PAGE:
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It is generally and correctly understood among those who participated in the crest of the mail art movement in the late sixties and early seventies that Ray Johnson was the founder of the New York Correspondence School and foremost proponent of mailing activity. And while there have been a few exhibitions enthusiastically supported by growing numbers of mail artists, there has not been proper emphasis credited to Johnson as a communication artist. It is overwhelming to conceive of the amount of material that Ray Johnson has sent through the mail over the years and of the numbers of individuals with which he has made contact and continues to amuse, entertain, irritate, and educate.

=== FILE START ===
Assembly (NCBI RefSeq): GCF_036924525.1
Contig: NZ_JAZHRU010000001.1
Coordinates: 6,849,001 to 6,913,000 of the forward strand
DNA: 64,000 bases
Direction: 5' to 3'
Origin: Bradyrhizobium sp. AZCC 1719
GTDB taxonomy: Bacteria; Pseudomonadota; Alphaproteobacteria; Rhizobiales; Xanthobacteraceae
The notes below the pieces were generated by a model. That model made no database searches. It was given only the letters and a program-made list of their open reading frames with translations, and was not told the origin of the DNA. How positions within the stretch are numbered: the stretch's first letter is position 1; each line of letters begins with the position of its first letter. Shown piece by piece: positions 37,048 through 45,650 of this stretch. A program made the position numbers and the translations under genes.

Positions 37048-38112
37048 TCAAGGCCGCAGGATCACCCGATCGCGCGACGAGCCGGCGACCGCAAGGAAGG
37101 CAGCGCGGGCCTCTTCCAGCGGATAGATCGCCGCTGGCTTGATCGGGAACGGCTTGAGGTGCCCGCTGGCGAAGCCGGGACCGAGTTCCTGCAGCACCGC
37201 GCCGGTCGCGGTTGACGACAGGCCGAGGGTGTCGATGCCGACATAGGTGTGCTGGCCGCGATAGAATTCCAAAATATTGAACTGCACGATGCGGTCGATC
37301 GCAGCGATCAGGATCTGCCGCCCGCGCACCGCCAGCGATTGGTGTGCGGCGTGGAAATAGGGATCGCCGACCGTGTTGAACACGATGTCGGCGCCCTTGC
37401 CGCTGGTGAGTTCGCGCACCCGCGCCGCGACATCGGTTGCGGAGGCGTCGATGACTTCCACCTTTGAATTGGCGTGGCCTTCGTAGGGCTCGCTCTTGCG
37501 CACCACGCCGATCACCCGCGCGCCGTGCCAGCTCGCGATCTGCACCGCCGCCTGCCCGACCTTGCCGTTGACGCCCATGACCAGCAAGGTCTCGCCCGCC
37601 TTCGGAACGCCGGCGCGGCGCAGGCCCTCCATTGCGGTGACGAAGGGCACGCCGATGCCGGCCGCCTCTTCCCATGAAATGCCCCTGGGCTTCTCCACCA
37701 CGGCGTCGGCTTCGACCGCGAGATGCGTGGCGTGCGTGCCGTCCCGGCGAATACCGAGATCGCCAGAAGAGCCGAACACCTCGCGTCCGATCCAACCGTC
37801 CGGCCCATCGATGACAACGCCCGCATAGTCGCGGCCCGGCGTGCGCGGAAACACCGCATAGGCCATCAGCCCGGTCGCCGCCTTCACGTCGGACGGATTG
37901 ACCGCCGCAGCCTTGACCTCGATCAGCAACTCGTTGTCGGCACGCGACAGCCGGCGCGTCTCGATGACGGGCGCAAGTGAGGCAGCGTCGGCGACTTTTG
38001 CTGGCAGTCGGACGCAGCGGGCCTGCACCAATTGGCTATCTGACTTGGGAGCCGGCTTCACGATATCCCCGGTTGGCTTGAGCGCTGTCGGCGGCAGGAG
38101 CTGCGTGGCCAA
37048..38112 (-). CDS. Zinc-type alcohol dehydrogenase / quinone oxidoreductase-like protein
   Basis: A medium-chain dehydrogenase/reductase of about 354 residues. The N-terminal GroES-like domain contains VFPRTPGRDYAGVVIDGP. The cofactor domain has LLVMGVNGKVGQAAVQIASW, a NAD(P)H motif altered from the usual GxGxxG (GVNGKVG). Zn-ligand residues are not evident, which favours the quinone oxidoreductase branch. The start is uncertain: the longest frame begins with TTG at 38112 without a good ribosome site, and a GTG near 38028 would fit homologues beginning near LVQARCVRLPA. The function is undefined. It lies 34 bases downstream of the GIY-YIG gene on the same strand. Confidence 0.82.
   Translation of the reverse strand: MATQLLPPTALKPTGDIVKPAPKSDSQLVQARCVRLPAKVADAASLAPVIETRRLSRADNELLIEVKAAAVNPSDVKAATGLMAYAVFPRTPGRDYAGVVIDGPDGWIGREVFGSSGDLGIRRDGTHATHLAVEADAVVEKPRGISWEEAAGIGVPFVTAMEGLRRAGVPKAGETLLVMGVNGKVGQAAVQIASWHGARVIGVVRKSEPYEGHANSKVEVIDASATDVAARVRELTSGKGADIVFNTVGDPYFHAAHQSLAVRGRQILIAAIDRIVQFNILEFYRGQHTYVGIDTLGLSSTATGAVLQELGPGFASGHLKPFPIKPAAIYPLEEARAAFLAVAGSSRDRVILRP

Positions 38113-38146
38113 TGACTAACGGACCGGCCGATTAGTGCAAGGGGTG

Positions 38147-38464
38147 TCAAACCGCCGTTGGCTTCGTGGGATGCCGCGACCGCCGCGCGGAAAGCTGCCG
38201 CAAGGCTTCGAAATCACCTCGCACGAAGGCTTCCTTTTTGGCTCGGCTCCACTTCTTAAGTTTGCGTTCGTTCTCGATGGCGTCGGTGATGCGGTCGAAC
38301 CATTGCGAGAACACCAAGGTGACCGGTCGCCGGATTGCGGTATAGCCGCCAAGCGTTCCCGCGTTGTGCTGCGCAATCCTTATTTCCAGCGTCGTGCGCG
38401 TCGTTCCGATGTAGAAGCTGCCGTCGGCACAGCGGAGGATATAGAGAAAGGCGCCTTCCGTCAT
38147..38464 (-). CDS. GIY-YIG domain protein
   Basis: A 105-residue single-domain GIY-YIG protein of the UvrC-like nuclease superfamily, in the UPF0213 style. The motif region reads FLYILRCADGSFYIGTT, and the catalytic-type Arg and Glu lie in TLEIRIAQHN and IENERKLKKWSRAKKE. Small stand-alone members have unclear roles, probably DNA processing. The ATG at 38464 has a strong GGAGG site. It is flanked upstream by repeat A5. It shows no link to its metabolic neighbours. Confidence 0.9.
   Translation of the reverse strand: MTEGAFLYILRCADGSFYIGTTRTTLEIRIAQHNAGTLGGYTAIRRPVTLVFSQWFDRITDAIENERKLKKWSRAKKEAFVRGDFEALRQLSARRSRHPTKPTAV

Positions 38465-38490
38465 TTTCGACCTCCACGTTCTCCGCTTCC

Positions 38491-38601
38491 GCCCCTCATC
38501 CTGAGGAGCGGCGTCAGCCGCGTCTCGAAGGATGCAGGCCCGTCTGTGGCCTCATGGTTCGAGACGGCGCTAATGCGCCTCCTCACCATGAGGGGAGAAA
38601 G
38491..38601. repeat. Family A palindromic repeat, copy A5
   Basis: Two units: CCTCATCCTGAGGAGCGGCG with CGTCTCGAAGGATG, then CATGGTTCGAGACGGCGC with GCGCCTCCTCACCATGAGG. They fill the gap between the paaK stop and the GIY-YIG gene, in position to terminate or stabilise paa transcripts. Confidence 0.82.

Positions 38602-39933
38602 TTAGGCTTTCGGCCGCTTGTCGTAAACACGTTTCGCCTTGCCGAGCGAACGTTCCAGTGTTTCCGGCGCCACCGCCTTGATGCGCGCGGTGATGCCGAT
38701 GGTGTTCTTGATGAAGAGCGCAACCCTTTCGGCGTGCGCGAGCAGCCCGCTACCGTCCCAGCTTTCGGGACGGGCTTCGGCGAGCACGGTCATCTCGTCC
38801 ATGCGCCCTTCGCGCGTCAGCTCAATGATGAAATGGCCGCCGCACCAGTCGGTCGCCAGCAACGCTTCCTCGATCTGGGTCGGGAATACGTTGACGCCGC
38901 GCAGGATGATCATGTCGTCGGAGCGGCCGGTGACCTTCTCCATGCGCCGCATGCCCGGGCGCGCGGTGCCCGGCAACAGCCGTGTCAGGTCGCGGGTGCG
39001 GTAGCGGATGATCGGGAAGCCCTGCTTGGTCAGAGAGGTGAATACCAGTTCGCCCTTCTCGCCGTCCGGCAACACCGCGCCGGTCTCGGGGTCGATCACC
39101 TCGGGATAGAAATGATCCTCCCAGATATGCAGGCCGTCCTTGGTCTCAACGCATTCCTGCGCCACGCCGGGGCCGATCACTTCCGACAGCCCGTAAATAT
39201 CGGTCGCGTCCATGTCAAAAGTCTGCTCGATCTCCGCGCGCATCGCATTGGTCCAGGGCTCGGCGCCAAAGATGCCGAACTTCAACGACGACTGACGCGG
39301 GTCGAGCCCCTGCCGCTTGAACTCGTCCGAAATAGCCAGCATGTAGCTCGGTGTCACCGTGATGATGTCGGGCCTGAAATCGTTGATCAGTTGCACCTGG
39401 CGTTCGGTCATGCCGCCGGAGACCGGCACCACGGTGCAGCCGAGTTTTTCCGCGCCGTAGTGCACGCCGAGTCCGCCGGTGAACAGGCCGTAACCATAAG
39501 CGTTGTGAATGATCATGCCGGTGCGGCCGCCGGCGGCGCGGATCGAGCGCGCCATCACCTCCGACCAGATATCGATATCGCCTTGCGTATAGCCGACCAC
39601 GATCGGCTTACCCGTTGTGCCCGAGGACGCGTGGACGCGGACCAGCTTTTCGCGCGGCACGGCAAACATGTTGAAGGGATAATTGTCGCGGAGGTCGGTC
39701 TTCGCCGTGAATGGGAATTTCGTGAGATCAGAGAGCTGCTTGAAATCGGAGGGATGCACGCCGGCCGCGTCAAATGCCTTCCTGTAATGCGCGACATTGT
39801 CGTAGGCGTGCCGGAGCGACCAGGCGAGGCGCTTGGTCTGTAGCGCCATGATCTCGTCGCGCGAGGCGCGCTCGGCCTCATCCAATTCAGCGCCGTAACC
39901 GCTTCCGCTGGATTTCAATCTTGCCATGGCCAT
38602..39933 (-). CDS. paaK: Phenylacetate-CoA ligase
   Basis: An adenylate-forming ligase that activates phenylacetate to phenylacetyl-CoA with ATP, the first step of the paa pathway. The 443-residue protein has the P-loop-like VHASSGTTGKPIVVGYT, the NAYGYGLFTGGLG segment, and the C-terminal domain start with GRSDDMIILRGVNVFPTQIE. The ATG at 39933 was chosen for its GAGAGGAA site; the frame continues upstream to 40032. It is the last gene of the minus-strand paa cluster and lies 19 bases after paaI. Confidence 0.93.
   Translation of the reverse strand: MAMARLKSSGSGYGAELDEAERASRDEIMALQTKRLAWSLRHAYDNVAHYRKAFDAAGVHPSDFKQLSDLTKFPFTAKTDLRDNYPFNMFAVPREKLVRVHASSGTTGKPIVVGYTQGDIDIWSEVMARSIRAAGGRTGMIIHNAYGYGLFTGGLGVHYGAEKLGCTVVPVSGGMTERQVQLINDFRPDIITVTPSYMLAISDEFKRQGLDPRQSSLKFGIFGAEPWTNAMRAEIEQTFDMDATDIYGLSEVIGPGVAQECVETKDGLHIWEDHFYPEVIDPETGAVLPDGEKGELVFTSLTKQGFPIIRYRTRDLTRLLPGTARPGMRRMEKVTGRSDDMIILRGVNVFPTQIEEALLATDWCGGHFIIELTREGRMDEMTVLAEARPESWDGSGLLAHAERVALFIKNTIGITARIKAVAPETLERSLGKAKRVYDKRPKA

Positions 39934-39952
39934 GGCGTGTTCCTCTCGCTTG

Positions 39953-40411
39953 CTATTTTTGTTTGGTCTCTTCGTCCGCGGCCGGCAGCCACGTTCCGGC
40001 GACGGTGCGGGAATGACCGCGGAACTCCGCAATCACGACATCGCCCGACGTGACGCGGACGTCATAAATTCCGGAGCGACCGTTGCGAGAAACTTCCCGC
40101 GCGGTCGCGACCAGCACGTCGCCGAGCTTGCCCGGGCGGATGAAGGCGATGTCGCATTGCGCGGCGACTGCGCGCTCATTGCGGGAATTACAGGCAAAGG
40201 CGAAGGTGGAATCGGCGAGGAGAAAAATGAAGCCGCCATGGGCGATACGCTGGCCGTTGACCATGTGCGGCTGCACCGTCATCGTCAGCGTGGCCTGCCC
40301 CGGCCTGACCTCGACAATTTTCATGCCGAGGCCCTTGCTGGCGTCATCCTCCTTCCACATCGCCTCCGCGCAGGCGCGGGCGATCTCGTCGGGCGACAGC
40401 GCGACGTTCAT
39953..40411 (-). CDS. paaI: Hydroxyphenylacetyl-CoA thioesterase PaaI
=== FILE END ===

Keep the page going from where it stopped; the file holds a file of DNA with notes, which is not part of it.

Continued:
This exhibition represents only a sampling of his communication efforts despite the fact that it is the largest assemblage ever of his work. Over 1,000 items were submitted for consideration in the exhibition by more than 100 lenders from across the country and abroad. 

As we view and read these unique missives, let us keep in mind that we are in a sense reading over the lender's shoulder, being let in on a one-sided conversation, and what we see may very well be mysterious and obscure for that reason. As suggested by one of our lenders, Lillian Kiesler, it would be nice if the letters show stimulated the art of letter writing in its most inventive sense, as Ray Johnson has done.

Excerpt by Moussa M. Domit as published in the exhibition catalogue.

North Carolina Museum of Art
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